Fetch Rewards Grabs $25M, Plans to Double Staff as Growth Accelerates

Xconomy Wisconsin — 

Fetch Rewards’ pivot seems to be paying off. The Madison, WI-based mobile app startup has pulled in $25 million from investors to help it capitalize on a surge of new users and business partners.

The fresh funding was revealed in a document filed this week with the SEC. The money comes from Greycroft and E.ventures, Fetch Rewards CEO and founder Wes Schroll tells Xconomy. The deal brings Fetch’s total venture capital haul to nearly $50 million, he says.

Fetch developed a mobile app that lets grocery shoppers scan paper receipts and earn points that can be redeemed for electronic gift cards at retailers such as Amazon (NASDAQ: AMZN), Macy’s (NYSE: M), and Sephora. Points are awarded when users purchase eligible products sold by one of the brands that Fetch works with, which sell everything from potato chips to body spray to beer. The startup claims that the program works with receipts from any grocery store, convenience shop, drug store, club store, liquor store, gas station, hardware store, or pet store.

Fetch wasn’t the first to have this idea—it competes with other free apps such as ReceiptPal and Ibotta, and is similar to the rewards programs many credit cards offer. But Schroll says Fetch’s app is catching on; the company added more than 100 brands to its rewards program this year, and 2 million-plus new users of its product, he says.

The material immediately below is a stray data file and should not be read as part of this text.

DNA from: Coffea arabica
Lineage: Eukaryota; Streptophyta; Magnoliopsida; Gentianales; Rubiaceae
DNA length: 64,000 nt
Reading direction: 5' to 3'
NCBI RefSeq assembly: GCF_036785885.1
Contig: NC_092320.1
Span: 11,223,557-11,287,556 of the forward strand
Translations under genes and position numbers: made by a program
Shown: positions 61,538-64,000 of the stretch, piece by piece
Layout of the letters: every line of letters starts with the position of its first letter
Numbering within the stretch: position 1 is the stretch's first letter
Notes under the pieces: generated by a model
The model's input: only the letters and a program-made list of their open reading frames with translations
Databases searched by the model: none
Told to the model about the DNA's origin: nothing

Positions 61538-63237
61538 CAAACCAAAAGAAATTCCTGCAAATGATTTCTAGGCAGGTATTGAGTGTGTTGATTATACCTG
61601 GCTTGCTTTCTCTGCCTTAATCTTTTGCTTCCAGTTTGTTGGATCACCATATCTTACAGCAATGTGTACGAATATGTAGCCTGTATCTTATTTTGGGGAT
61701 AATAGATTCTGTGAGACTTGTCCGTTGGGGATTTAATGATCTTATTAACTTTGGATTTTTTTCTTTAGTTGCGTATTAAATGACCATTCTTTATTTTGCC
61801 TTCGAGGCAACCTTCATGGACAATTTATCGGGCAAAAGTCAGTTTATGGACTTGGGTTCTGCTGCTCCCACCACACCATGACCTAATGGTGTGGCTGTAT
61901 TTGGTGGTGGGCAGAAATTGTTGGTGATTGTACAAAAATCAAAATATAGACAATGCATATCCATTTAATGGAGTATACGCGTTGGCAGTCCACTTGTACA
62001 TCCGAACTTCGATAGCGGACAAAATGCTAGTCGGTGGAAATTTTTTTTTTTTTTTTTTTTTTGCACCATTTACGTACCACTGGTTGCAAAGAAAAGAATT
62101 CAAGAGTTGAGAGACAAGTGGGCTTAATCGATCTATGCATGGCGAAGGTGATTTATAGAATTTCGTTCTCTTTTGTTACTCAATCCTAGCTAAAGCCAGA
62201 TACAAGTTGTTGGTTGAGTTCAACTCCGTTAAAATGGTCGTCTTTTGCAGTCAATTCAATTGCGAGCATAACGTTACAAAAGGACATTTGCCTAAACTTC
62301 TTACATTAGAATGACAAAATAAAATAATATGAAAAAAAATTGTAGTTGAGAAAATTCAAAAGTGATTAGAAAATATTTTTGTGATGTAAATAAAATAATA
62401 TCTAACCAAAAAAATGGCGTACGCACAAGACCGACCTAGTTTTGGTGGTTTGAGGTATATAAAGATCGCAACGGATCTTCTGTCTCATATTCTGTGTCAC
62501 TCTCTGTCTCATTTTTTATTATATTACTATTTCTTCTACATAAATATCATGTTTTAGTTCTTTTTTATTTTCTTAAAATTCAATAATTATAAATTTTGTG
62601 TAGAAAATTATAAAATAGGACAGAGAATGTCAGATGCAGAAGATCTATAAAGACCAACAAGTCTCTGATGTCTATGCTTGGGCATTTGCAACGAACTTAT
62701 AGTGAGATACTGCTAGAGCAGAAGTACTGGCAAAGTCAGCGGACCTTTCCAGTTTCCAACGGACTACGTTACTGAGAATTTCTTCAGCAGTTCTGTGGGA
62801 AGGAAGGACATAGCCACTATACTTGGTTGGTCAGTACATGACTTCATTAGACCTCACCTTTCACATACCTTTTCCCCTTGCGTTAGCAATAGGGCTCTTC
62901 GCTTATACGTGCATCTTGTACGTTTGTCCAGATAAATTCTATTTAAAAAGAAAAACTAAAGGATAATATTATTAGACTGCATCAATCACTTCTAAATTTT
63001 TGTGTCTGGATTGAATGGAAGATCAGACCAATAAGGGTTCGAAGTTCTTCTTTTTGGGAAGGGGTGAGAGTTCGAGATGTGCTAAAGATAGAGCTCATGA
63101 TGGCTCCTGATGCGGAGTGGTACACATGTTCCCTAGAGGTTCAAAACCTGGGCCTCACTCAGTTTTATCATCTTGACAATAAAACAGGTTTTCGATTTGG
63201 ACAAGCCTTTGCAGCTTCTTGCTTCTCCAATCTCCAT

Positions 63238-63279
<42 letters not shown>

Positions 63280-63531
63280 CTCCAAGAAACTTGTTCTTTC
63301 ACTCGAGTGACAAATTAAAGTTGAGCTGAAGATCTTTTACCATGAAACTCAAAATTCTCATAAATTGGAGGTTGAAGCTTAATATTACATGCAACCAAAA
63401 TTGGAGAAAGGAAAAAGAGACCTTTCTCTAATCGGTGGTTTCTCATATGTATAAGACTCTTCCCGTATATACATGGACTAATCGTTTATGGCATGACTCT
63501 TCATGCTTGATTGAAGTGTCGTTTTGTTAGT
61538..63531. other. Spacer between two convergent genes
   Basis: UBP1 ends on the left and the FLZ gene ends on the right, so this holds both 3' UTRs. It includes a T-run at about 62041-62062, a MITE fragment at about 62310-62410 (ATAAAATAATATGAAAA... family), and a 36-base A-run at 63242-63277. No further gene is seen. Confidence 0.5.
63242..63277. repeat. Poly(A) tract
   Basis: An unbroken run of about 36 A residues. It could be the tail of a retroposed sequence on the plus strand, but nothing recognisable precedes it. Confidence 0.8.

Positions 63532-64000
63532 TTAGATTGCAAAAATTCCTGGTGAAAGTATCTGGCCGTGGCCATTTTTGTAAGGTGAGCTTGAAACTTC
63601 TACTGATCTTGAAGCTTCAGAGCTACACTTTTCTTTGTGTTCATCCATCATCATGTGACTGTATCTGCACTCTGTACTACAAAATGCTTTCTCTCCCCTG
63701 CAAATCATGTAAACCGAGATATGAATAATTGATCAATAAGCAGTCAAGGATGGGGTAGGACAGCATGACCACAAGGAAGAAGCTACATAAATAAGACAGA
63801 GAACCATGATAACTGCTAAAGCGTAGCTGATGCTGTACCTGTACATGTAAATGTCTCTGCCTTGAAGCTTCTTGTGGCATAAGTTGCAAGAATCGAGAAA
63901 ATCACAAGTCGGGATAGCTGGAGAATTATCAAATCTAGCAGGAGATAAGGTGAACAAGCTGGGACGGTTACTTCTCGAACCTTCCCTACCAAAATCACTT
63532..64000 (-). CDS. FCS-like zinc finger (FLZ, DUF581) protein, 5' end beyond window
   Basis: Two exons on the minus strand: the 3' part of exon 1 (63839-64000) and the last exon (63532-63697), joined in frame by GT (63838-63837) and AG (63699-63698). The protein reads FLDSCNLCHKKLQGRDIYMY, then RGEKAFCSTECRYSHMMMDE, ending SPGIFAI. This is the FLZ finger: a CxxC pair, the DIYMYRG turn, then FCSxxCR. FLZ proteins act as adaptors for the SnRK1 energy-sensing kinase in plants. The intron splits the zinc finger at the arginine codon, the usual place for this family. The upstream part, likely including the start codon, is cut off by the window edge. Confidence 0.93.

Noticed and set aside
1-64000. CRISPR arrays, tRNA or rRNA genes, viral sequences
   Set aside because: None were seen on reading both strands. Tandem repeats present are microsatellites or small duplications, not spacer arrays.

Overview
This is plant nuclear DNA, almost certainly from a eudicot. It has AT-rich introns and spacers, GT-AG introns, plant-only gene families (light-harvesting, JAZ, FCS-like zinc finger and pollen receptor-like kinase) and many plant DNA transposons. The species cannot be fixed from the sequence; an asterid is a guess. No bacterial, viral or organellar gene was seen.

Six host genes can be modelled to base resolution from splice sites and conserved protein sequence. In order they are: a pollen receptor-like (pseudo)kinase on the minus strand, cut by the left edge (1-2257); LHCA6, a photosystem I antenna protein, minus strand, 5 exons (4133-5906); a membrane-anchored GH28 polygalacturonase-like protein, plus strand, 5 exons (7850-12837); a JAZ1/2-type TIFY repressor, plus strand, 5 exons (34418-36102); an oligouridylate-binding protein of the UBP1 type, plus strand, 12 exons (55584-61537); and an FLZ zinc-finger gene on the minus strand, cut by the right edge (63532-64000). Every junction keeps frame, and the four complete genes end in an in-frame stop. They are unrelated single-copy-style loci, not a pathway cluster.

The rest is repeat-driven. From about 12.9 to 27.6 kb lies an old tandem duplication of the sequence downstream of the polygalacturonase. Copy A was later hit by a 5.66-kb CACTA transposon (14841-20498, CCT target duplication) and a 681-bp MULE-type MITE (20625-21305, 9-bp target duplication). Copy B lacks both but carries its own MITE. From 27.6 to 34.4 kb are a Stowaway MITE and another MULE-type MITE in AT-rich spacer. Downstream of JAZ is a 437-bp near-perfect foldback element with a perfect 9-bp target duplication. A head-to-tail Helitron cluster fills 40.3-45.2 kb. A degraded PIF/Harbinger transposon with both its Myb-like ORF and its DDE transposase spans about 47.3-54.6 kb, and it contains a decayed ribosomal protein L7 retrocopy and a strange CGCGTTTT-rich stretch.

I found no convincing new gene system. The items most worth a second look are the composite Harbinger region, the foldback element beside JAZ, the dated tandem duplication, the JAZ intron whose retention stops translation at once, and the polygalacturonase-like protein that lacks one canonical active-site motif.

“We closed this growth round to help expand out our teams to be able to support the massive user growth we have experienced this year,” Schroll says in an email message. He adds that the company plans to expand its team from 110 to at least 220 employees by the end of 2020, with many of the hires in engineering.

Fetch introduced the rewards app in February 2017. It later phased out its first product, an app that enabled consumers to scan grocery items’ barcodes as they shopped and earn discounts at checkout. That app not only aimed to help shoppers save money, but also streamline the checkout process. According to a Forbes article from August 2017, the system was available to shoppers at roughly 50 stores at that time, with another 120-plus stores planning to begin offering it in fall 2017. But Fetch apparently saw more promise in its newer rewards app and decided to focus all its efforts on that product.

Schroll hasn’t responded to an inquiry about why Fetch scrapped its original app. It’s possible that the app was more difficult to implement and scale up. It required forming partnerships with grocery stores, and launching the system involved setting up a special checkout lane for Fetch users. The rewards app doesn’t require that infrastructure or close relationship with each store. Fetch says the newer app is compatible with any store because the company works directly with brands to offer users the rewards.

Furthermore, the business model change means Fetch is no longer competing with much bigger companies working to revamp the in-store shopping and checkout experience—including Amazon and Walmart (NYSE:WMT).